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What to do when a plant has new green growth at base? Snapdragon, salvia, lavender, granny's bonnet

Pink678Pink678 EnglandPosts: 147
I think this might be a rather basic question, but I really would love to know the answer (I'm a bit new to gardening).

A few plants are growing completely new stems up from the base, while the rest of the plant is still there.  So it's like one main plant, with a baby plant growing up from the base at the same time.

I took a few photos to illustrate as it's quite hard to explain.

The first 2 pics are mini snapdragon (I think) with the first picture showing the whole plant, then the second picture showing the new plant at the base.
The next 2 pics are saliva.
The next 2 pics are lavender (though it doesn't show it as well, but there is fresh green coming in at the bottom).
The last pic is granny's bonnet, which I had already pruned once after flowering, then the leaves grew to that height and died and now I have a second lot of new green growth.

So a plant has new green growth at base, I was wondering if it's a sign to cut off the old growth?
And is it a good idea to cut off the old growth now, but not wait too long because of frost risk?
Or whether people leave plants like this, and then cut them at a particular month of the year?
Or what should I do ...?

Any advice is very much appreciated.








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  • FireFire North LondonPosts: 16,398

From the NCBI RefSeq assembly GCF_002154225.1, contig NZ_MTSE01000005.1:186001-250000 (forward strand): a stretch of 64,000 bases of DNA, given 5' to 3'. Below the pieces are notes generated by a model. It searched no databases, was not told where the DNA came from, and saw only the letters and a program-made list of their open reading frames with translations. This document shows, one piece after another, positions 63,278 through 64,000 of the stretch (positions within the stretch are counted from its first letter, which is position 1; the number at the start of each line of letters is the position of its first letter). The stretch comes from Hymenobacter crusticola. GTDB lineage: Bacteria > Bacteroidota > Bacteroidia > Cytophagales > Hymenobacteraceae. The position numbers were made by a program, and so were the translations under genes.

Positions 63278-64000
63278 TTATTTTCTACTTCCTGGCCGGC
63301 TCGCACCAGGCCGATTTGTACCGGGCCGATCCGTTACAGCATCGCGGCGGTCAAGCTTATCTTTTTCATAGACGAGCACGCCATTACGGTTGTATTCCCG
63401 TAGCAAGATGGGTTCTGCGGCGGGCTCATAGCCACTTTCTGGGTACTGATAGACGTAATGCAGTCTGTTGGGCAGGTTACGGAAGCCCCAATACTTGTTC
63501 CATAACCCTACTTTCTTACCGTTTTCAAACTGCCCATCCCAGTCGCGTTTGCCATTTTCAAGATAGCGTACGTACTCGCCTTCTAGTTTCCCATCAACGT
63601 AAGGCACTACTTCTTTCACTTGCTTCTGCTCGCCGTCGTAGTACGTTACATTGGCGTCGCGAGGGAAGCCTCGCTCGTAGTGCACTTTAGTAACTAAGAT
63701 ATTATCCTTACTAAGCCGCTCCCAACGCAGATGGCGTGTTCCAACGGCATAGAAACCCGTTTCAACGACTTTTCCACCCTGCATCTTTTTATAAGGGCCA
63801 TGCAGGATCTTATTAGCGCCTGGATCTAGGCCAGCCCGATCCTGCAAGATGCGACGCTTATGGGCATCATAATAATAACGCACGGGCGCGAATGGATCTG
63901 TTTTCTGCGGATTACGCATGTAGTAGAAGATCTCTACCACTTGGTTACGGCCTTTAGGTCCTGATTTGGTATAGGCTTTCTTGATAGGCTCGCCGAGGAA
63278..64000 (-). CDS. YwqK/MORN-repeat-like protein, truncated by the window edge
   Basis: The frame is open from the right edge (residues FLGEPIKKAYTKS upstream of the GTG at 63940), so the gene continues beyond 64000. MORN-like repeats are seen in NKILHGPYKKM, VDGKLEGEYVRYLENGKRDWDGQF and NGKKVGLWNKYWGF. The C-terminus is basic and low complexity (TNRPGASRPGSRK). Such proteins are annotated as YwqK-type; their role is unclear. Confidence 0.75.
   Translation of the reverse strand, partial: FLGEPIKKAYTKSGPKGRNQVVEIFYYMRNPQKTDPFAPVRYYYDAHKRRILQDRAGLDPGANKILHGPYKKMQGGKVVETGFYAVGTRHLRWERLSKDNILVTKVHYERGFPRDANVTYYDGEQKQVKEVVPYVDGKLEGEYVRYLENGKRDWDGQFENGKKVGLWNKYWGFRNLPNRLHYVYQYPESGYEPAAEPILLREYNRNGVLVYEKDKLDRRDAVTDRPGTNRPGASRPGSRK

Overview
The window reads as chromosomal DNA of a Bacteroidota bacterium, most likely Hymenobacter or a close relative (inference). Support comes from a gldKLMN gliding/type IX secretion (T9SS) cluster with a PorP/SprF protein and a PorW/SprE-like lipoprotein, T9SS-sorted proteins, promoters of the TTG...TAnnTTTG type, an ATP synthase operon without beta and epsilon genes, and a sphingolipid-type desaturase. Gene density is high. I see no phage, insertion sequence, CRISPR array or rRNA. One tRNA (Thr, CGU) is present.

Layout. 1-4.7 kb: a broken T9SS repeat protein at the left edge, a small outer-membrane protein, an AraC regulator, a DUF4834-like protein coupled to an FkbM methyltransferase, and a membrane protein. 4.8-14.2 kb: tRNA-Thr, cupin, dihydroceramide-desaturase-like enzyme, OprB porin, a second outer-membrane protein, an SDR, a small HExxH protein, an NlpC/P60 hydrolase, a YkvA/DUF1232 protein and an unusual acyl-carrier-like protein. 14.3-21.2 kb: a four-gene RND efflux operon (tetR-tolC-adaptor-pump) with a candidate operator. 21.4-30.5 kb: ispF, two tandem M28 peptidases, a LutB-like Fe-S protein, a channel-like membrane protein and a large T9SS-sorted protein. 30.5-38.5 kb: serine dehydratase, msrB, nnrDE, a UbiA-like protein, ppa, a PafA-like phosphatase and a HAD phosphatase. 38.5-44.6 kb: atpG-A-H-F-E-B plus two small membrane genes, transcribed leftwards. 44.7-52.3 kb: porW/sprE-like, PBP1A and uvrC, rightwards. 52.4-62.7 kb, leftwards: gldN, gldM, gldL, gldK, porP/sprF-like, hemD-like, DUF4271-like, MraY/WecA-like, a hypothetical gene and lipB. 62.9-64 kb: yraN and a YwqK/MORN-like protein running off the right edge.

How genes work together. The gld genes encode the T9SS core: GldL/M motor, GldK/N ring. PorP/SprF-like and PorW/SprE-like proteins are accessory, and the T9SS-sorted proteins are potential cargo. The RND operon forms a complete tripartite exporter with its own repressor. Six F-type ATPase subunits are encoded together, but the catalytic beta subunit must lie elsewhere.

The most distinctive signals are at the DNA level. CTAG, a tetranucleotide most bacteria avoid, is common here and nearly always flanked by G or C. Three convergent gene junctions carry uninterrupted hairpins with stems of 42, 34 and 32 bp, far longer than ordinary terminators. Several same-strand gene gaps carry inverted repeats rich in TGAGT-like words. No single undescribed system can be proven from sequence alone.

They are good questions.
  • Pink678Pink678 EnglandPosts: 147
    Thank you Fire that is encouraging! :D
  • Pink678Pink678 EnglandPosts: 147
    I see, Jenny J, good to know!  And good to know it's OK to leave them.
    Although the main salvia are dead, I don't mind how they look really.

    So then I'm wondering, what is the kindest/best thing to do for the baby plants at the bottom - is it better to leave as-is and cut the old plant off in spring, so the old plant gives some protection from frost (and so the cutting doesn't stimulate the plant into trying to grow the new one now, only to be killed by frost)?
  • DovefromaboveDovefromabove Central Norfolk UKPosts: 80,390
    I cut them back in the spring. I leave the dead stems on the wall plants through the winter as they provide snug winter homes for small beneficial insects like ladybirds. 😊 
    “I am not lost, for I know where I am. But however, where I am may be lost.” Winnie the Pooh







  • Pink678Pink678 EnglandPosts: 147
    edited 22 September
    What a lovely thing to know Dovefromabove, I'm all for providing suitable winter housing for ladybirds.
    I think I might leave them all then, and wait until spring to cut them back.
  • B3B3 South East LondonPosts: 22,841
    Rejoice!
    In London. Keen but lazy.
  • Pink678Pink678 EnglandPosts: 147
    :D
  • WonkyWombleWonkyWomble SuffolkPosts: 4,166
    Not only that but the snapdragons will scatter seed and I'm sure others will, and you will have more free plants for next year that when they are a bit bigger you can lift and transfer to where you want them... And then the cycle will repeat again 😉🤣
  • Pink678Pink678 EnglandPosts: 147
    Very nice, WonkyWomble! (love your name). Now I just have to educate myself as to what snapdragon seedlings look like so I don't think they are weeds and pull them ...
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